At least 60 people were killed and more than 120 were injured on Sunday in a triple bomb blast near the Shiite shrine of Sayyida Zeinab, south of the Syrian capital Damascus. IS took responsibility by issuing a statement. Syrian sectarianism takes another turn for the worst.
The blasts, which came as the U.N.’s Syria envoy struggled to convene fresh peace talks in Geneva, tore a massive crater in the road, overturning and mangling cars and a bus and shattering windows.
Syrian state media said more than 50 people had been killed in three blasts near the Sayyida Zeinab shrine, with some 100 people wounded.
Official news agency SANA said the first blast was caused by a car bomb that detonated at a bus station near the shrine.
It said two suicide bombers then set off their explosive belts when people gathered at the scene.
An AFP photographer said the explosions damaged the facade of a nearby building, scorching all of its six floors.
Sayyida Zeinab, south of Damascus, contains the grave of a granddaughter of the Prophet Mohammed and is particularly revered as a pilgrimage site by Shiite Muslims.
It has continued to attract pilgrims from Syria and beyond, particularly Shiites from Iran, Lebanon, and Iraq, throughout the nearly five-year war.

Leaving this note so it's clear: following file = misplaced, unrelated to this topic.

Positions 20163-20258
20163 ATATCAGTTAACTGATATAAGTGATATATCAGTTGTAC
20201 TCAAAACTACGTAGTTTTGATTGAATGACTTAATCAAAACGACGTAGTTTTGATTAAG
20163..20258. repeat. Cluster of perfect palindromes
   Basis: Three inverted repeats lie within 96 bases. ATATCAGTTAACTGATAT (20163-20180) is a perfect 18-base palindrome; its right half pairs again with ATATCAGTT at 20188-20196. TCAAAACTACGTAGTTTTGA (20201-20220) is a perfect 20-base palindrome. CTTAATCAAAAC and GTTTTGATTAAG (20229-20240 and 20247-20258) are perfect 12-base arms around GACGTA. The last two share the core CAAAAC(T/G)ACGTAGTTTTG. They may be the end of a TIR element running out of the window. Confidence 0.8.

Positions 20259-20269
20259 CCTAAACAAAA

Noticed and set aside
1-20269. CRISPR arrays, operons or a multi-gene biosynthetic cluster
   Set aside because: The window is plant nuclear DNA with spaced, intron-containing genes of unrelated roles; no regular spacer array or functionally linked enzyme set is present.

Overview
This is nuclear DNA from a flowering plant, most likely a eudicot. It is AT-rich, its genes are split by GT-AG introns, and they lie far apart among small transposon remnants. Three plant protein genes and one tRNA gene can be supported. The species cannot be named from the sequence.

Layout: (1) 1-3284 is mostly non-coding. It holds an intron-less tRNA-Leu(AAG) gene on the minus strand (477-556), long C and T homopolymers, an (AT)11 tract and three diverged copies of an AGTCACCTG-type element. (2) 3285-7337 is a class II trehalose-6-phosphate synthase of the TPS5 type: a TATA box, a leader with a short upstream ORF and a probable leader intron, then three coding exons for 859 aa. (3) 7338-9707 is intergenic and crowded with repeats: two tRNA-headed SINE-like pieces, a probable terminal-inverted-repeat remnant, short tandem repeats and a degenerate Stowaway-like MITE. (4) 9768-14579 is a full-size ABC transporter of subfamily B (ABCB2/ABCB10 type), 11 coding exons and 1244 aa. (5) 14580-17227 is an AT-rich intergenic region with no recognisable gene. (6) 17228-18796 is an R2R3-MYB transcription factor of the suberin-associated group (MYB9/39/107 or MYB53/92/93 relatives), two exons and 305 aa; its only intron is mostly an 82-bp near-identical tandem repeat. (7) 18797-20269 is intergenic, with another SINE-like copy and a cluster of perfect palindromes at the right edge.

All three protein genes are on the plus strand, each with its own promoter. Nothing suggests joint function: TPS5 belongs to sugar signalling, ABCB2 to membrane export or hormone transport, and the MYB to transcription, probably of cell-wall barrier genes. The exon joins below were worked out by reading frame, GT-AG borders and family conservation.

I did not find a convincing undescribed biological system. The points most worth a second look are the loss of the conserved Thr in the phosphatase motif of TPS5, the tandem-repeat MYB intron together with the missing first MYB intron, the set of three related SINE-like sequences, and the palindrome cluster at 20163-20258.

Sunni Muslim extremist groups such as IS consider Shiites to be heretics and have frequently targeted them in attacks.
In the aftermath of Sunday morning’s attack, smoke rose from the twisted carcasses of more than a dozen cars and a bus, as ambulances ferried away the wounded and firefighters worked to put out blazes.
In a statement circulated on social media, IS claimed responsibility for the attacks, saying two of its members had detonated suicide bombs.
“Two soldiers of the caliphate carried out martyrdom operations in a den of the infidels in the Sayyida Zeinab area, killing nearly 50 and injuring around 120,” it said.
The area around the shrine has been targeted in previous bomb attacks, including in February 2015 when two suicide attacks killed four people and wounded 13 at a checkpoint.
Also that month, a blast ripped through a bus carrying Lebanese Shiite pilgrims headed to Sayyida Zeinab, killing at least nine people, in an attack claimed by al-Qaida affiliate al-Nusra Front.
The area around the shrine is heavily secured with regime checkpoints set up hundreds of meters away to prevent vehicles from getting close.
AFP contributed to this article.